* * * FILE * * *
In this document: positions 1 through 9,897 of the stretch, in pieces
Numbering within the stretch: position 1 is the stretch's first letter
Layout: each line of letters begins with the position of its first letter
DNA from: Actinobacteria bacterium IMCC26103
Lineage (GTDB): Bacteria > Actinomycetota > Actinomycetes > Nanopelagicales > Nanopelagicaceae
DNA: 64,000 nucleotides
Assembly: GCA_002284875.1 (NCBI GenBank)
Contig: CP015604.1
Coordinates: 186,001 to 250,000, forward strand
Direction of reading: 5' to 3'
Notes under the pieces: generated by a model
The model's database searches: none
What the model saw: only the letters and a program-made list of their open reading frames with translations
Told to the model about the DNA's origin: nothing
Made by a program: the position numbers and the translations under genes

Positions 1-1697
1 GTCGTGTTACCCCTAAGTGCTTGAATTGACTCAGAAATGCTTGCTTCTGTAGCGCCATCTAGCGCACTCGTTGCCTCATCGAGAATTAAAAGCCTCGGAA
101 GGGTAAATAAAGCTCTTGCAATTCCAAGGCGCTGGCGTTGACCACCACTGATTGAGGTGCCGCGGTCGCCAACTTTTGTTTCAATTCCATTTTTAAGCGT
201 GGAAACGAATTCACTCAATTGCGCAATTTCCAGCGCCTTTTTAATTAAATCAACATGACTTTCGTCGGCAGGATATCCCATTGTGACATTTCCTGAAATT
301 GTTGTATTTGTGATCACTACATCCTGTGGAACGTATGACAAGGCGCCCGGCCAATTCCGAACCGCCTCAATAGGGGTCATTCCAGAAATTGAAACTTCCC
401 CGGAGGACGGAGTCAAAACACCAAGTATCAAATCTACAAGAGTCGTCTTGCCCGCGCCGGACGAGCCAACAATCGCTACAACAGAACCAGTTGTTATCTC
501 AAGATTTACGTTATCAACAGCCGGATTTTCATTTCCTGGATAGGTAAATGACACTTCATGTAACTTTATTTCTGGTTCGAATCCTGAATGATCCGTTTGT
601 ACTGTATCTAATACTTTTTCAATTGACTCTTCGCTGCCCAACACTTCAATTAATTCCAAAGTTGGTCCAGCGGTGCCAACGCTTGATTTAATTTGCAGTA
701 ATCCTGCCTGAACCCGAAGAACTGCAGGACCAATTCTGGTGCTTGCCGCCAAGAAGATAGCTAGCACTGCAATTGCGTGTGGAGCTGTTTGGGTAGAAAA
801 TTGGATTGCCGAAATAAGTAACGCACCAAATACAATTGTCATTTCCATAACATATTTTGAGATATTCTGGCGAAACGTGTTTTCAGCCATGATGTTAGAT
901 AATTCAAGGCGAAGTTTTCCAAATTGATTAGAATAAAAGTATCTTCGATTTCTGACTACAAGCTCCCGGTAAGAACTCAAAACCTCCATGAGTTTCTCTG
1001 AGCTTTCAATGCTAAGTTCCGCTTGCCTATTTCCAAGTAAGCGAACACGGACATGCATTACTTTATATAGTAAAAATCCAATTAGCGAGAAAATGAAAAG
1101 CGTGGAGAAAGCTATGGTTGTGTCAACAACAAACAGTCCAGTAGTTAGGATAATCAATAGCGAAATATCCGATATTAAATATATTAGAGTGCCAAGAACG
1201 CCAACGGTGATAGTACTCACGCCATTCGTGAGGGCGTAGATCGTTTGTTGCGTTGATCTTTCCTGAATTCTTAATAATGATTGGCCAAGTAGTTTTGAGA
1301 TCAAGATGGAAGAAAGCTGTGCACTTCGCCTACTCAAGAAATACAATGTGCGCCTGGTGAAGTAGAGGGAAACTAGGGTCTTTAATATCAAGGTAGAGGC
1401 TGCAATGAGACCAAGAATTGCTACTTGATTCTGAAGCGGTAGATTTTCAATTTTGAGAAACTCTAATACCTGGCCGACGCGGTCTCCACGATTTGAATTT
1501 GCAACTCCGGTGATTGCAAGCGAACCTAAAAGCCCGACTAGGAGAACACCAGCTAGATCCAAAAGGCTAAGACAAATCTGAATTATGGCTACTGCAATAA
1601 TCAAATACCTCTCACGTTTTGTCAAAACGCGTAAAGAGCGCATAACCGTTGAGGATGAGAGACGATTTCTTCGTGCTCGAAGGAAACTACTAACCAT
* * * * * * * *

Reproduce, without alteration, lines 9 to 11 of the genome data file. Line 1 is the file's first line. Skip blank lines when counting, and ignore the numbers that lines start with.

Coordinates: 186,001 to 250,000, forward strand
Direction of reading: 5' to 3'
Notes under the pieces: generated by a model